STAGE REVIEW 'Foreigner' a play of deception
The casts' timing makes the show a delight to watch.
YOUNGSTOWN -- Playwright Larry Shue penned only two plays before his death in a plane crash in 1985. Both "The Foreigner" and "The Nerd" have been hugely successful. "The Foreigner," however, is the play that most people identify with Shue. And Friday night at the Oakland Center for the Arts, Shue's popular comedy took center stage once again.
Set at a fishing lodge in Tilghman County, Ga., "The Foreigner" tells the riotous tale of Charlie Baker, a simple, quiet man, who needs some R & amp;R after learning of his wife's numerous affairs. He quite frankly wants to be left alone and doesn't want to talk to anyone.
His friend, "Froggy" LeSueur, concocts the story that Baker is a foreigner and cannot understand English, thus assuming he will be left in peace.
Well, as the opening night audience discovered, quite the opposite happens. It is good to see Michael Morley back on an area stage. Morley plays the nervous Baker with zeal. His initial meek entrance quickly disappears as he plays this game of deception with delight.
Although he has few lines in the first act, his facial expressions say more than a page of dialogue ever could. His character builds steadily and craftily to the climactic final scene. Two particularly strong moments for Morley are the "word lesson" scene with Ellard Simms and the "storytelling" scene.
Playing off of Morley in the "word lesson" is Ed Smith as Ellard, who is shy a few rungs on his ladder, takes an immediate liking to Charlie and begins teaching him English.
The results are hilarious. Smith's timing is impeccable as he immerses himself in what is probably the only meaningful activity in which Ellard has ever been involved. The audience took an immediate liking to this hapless character who finally found some meaning in his life.
Jumping in to help Ellard out is Betty Meeks, played by Jane Hill. Betty runs the fishing lodge and finds Charlie to be irresistible. Hill puts in a fine performance as Betty but it is difficult to connect the "old lady" references in the script to her when she obviously appears much younger.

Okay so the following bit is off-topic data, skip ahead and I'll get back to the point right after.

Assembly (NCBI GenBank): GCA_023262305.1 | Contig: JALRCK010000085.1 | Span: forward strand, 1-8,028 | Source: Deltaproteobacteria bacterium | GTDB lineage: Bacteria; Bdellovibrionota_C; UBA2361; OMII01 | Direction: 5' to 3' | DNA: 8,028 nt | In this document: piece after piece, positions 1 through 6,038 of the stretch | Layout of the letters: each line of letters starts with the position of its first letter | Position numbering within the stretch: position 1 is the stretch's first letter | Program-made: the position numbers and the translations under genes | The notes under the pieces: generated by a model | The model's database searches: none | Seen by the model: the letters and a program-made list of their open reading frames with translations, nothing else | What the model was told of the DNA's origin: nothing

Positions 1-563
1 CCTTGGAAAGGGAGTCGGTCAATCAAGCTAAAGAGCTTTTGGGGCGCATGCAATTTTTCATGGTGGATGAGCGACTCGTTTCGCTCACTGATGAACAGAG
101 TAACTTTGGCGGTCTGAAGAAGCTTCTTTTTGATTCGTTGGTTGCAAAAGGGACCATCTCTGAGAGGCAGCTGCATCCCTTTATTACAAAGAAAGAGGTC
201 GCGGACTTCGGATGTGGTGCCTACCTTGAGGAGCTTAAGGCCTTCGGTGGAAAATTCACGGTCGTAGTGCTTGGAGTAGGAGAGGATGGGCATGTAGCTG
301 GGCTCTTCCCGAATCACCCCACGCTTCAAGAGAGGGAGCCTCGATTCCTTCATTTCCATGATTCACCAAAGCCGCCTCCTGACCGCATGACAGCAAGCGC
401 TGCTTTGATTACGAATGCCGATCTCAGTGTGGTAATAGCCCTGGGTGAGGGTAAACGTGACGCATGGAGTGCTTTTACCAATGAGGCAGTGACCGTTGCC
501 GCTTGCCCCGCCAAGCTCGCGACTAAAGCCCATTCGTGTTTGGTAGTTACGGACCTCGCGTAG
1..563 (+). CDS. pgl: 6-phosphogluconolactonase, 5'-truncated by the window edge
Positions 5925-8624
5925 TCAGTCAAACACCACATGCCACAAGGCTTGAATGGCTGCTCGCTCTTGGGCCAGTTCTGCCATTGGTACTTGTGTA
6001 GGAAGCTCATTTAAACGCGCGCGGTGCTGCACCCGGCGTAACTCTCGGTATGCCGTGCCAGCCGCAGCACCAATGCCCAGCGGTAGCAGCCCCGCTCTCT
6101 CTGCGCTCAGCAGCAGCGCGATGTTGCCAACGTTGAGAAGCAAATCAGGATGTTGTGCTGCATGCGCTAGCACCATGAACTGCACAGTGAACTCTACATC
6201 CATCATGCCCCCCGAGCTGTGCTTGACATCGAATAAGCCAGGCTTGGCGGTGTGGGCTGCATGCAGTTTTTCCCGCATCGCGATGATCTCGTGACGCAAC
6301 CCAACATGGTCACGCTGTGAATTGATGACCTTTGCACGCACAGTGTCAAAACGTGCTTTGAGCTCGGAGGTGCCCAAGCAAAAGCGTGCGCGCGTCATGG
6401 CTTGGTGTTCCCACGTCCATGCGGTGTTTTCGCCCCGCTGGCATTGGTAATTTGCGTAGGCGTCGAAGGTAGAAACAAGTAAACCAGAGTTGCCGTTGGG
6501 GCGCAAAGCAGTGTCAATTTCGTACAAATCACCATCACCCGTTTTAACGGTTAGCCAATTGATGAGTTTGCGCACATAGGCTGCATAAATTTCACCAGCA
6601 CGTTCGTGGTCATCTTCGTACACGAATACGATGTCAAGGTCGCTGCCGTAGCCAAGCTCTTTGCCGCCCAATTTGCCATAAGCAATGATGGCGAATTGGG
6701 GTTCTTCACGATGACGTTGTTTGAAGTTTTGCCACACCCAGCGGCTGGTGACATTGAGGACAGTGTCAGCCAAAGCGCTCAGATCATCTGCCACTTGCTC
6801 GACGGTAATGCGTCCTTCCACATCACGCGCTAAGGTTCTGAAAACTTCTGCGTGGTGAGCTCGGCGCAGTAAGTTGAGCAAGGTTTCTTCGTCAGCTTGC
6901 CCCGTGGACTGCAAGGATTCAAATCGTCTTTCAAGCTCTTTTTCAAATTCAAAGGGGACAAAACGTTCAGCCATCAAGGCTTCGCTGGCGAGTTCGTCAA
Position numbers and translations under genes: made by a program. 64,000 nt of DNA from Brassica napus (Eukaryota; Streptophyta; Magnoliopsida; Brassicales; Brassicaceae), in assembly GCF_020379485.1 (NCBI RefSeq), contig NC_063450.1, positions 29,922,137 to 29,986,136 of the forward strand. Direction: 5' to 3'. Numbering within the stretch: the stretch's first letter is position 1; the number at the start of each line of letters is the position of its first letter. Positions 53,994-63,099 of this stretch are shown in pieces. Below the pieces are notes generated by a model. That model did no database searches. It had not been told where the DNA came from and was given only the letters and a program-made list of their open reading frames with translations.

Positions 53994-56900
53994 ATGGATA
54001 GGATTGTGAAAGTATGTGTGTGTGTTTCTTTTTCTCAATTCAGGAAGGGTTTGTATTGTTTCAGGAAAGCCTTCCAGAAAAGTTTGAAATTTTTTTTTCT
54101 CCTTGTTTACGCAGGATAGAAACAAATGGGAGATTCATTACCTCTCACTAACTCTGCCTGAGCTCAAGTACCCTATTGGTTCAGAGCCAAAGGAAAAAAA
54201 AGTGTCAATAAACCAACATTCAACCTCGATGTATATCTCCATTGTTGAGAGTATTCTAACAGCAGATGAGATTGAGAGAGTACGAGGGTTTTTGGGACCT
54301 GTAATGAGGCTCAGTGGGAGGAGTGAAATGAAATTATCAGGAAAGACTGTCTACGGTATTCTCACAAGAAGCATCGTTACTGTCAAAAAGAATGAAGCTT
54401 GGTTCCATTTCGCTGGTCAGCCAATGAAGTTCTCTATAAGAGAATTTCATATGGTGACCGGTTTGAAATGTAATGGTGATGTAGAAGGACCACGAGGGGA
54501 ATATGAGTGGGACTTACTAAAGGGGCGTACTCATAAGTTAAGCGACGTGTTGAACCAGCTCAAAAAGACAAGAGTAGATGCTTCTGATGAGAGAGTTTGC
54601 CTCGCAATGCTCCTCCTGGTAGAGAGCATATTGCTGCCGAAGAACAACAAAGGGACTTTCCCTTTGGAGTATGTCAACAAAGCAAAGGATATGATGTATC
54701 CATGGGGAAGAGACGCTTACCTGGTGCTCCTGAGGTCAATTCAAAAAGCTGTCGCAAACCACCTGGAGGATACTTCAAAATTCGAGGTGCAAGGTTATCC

Nonetheless, Hill is likable and very enthusiastic as she gets caught up in the deceptive events. Tom O'Donnell makes brief appearances as "Froggy," Charlie's friend, and delivers well. His accent at the beginning seemed a bit forced, however, and made it somewhat difficult to catch many of his lines in the first scene.
Edward Walsh, as the Rev. David Marshall Lee, and Loraine Pavalko Stanfar, as Catherine Simms, both turn in strong performances as a couple fraught with numerous problems on their way to the alter. As the story progresses, the more we find out about Charlie, the more we find out about Lee and Catherine. Both Walsh and Stanfar develop their situation well leading up to the final scene.
James E. Deeley, as the villainous Owen Musser, has many bright spots but never quite gets over the top to make the character really explode and become the menace that he should. It is a meaty role with endless opportunities to make Musser a domineering and frightening force as he repeatedly tries to intimidate Charlie with threats of the local chapter of the Klan.
A charming show
Director Joanne Carney Smith has handled this tricky show well. She has built each character gradually and has allowed her actors the freedom for their individual moments which is part of the charm of this show. The cast works well together in establishing a very tight performance in which the timing of lines is critical.